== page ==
Friday, October 16, 2009

First Use of Helium in Airships

This is the U.S. Navy's lighter-than-air dirigible C-7, which in 1921, became the first airship in the world to use helium (as opposed to the highly flammable hydrogen.)  The flight took off from the air station side of Naval Operating Base Hampton Roads. The aviators, Lieutenant Commander R.F. Wood, Lieutenant Commander Zachary Landsdowne, and Lieutenant C.E. Bousch, took the dirigible on two flights. The first lasted only 15 minutes, but the second one lasted several hours as aviators took their aircraft over downtown Norfolk and Portsmouth.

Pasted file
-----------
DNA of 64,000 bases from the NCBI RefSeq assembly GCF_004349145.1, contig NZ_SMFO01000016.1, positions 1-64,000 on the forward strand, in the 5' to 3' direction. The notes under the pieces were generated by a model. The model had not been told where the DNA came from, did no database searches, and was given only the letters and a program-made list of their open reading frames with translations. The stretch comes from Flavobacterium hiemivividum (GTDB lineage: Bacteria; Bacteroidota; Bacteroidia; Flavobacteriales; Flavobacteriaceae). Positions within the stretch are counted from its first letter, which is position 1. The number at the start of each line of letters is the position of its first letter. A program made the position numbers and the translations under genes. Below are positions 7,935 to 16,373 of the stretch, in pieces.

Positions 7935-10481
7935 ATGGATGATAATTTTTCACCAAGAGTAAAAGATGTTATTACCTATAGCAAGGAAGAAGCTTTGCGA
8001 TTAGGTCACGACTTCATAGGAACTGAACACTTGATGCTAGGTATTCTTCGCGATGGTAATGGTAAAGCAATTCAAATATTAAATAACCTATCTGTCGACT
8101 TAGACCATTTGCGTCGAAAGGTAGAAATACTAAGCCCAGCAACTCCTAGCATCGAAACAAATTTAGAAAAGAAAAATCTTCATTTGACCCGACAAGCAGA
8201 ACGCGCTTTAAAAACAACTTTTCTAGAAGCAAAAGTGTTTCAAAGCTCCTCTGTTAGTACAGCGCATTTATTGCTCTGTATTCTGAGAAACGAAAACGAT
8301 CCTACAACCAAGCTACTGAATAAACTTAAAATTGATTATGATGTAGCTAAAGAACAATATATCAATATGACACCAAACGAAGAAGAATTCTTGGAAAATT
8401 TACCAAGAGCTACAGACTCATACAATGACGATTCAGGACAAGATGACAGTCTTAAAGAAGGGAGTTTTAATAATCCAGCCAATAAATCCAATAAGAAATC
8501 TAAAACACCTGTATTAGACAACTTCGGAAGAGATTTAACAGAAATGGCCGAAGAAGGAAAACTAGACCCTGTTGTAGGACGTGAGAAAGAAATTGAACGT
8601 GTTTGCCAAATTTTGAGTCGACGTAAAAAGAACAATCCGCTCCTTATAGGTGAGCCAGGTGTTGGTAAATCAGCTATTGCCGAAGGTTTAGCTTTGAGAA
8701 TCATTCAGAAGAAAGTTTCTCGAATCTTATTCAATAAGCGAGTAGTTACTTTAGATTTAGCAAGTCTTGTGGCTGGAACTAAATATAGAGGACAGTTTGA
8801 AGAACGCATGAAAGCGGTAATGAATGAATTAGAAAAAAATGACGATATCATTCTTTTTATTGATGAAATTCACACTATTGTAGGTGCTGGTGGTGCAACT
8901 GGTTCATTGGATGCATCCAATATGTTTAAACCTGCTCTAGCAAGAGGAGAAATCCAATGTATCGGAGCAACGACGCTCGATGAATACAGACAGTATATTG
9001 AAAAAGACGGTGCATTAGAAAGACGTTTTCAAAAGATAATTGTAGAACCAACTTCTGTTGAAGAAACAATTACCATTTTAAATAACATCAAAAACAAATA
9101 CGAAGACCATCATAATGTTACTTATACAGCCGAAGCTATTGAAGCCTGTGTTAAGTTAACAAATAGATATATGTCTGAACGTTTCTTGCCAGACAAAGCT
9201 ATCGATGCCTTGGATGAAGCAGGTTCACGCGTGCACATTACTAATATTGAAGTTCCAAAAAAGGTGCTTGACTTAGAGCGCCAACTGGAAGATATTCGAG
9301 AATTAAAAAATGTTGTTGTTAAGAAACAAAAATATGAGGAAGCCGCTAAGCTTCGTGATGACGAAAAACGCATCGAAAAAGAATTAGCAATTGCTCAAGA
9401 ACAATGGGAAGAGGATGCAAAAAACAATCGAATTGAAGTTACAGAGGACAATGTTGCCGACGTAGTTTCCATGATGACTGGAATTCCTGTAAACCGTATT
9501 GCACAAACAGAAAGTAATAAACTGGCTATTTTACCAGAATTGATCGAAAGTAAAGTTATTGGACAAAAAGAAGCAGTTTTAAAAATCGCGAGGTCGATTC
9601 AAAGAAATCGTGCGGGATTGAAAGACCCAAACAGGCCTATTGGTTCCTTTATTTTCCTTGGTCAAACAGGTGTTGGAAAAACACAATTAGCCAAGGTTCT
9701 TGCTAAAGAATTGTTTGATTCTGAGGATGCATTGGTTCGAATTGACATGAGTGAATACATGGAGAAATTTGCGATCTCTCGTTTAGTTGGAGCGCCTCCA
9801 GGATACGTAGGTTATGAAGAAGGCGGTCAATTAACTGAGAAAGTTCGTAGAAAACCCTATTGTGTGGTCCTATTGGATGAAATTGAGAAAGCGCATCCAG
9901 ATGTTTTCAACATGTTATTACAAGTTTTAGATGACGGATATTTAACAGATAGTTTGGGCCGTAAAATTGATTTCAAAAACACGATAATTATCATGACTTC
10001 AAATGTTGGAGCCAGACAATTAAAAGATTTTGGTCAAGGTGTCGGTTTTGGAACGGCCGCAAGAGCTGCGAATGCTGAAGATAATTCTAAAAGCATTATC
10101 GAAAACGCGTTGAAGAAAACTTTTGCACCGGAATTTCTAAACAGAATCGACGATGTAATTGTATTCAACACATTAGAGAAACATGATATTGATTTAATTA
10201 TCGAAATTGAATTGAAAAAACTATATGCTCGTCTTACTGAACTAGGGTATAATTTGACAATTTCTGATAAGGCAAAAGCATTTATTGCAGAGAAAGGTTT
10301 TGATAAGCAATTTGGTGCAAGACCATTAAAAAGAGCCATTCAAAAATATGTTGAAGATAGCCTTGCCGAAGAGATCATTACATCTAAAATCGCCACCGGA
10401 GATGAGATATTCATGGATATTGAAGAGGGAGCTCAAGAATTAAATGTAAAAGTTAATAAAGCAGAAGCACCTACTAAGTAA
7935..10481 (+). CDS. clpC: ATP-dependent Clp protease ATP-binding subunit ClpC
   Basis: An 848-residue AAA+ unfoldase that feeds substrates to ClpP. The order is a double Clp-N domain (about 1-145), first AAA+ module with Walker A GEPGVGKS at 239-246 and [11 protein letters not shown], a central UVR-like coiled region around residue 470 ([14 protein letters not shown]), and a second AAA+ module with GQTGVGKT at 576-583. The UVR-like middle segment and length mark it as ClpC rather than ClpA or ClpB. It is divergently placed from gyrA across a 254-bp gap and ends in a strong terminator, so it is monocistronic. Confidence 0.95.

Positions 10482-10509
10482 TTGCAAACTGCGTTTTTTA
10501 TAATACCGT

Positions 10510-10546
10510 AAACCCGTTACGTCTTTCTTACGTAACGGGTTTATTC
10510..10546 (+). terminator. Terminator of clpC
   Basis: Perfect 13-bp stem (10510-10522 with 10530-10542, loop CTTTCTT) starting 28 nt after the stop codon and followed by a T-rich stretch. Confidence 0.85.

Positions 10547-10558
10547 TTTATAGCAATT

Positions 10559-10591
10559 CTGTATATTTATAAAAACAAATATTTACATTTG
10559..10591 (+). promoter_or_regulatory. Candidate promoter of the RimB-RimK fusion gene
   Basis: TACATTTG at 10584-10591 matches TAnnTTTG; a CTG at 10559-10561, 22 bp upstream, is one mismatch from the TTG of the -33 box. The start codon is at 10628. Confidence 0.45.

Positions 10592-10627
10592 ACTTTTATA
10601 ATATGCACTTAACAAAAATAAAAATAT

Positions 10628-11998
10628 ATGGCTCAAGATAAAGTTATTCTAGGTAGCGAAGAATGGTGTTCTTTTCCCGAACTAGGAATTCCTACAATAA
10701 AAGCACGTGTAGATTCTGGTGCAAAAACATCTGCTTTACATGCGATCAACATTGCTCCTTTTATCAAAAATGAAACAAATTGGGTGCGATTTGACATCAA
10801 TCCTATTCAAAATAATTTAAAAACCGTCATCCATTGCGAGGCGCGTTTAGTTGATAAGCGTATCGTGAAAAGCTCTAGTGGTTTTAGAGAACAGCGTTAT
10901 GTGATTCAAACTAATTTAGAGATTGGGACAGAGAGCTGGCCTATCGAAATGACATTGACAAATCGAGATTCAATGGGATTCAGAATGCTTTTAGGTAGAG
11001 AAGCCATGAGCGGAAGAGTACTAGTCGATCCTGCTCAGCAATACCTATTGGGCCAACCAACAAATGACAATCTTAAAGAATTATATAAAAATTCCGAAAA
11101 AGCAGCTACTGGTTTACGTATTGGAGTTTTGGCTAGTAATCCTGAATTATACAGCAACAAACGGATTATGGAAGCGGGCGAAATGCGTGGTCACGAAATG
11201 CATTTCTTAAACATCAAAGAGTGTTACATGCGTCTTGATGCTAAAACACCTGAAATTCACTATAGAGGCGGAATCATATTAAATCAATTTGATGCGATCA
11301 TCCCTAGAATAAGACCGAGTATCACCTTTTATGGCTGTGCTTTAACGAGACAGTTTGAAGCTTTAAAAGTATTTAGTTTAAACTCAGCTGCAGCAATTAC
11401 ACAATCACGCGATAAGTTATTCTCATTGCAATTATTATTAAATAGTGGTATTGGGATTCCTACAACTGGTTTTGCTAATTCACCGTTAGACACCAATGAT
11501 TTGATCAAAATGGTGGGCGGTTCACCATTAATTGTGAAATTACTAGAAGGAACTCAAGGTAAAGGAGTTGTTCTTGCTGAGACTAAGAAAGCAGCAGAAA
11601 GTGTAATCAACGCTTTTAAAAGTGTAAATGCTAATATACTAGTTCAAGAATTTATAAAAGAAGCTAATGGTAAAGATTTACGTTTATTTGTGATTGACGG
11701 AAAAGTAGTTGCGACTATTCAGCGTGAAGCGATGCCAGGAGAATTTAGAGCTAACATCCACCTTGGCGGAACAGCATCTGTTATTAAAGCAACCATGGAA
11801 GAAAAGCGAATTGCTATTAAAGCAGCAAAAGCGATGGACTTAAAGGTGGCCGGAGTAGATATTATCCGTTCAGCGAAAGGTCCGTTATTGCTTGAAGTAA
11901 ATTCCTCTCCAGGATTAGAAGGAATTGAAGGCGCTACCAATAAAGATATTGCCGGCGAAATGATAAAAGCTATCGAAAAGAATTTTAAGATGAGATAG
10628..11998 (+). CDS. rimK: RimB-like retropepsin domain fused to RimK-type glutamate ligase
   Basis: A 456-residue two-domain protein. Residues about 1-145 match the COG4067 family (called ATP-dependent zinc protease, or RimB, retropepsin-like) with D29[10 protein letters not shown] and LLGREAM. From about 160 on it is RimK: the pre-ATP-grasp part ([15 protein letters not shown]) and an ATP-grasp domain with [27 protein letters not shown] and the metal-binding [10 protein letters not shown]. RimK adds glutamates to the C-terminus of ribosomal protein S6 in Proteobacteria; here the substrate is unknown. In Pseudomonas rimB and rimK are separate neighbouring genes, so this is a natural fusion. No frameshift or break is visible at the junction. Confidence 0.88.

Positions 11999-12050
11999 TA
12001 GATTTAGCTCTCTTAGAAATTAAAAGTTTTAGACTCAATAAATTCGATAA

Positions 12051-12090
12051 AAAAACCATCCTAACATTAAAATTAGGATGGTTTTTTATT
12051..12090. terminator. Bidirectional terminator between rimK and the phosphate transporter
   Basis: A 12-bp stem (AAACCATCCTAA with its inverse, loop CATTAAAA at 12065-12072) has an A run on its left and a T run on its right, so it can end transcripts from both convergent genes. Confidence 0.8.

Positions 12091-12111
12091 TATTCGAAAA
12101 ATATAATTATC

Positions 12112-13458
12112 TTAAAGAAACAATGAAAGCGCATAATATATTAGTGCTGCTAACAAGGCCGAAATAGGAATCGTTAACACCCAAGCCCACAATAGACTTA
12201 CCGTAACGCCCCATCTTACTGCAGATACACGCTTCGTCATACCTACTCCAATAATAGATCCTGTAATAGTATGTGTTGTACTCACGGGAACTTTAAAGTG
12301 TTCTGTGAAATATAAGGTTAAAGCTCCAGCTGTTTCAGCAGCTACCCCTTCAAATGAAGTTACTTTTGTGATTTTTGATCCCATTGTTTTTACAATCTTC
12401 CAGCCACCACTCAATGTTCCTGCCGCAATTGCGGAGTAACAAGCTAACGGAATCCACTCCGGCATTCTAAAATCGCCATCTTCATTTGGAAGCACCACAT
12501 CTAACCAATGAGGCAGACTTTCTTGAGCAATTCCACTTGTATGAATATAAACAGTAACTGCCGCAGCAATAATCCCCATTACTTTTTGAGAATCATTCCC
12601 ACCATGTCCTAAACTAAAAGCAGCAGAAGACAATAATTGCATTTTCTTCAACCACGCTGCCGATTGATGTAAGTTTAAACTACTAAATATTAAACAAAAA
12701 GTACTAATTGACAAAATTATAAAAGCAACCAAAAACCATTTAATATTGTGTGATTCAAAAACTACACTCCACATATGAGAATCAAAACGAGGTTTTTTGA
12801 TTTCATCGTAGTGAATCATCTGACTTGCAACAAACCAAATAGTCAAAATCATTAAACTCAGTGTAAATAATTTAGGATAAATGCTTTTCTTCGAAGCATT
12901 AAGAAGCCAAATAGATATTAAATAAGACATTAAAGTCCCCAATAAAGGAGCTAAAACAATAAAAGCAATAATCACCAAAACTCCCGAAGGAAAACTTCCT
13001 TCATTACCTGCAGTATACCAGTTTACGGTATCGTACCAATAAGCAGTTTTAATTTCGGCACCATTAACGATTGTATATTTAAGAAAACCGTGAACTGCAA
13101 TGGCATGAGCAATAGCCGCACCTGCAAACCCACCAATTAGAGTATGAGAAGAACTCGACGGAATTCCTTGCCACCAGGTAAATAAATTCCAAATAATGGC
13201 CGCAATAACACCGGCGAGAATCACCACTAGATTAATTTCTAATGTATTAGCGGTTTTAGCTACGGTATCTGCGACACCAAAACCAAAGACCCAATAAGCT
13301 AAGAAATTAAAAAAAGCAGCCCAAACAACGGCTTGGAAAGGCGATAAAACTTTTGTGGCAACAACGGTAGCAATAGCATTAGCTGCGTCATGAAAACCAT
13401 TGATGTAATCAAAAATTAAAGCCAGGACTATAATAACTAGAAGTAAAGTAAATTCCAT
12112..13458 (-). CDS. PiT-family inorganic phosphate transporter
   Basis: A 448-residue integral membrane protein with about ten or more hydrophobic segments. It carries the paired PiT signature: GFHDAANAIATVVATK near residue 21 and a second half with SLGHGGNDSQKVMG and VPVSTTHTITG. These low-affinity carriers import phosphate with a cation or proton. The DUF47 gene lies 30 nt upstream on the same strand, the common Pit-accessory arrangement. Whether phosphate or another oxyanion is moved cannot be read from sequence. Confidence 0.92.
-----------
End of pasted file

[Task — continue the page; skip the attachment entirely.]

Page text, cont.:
C-7's helium came from gas fields in Oklahoma and Texas and production at the time was reserved exclusively for the military. C-7's flight was severing as a test bed for using helium in airships as the Army and Navy prepared to receive the giant airship Roma from the Italians.

The New York Times accounces to the world the success of C-7.

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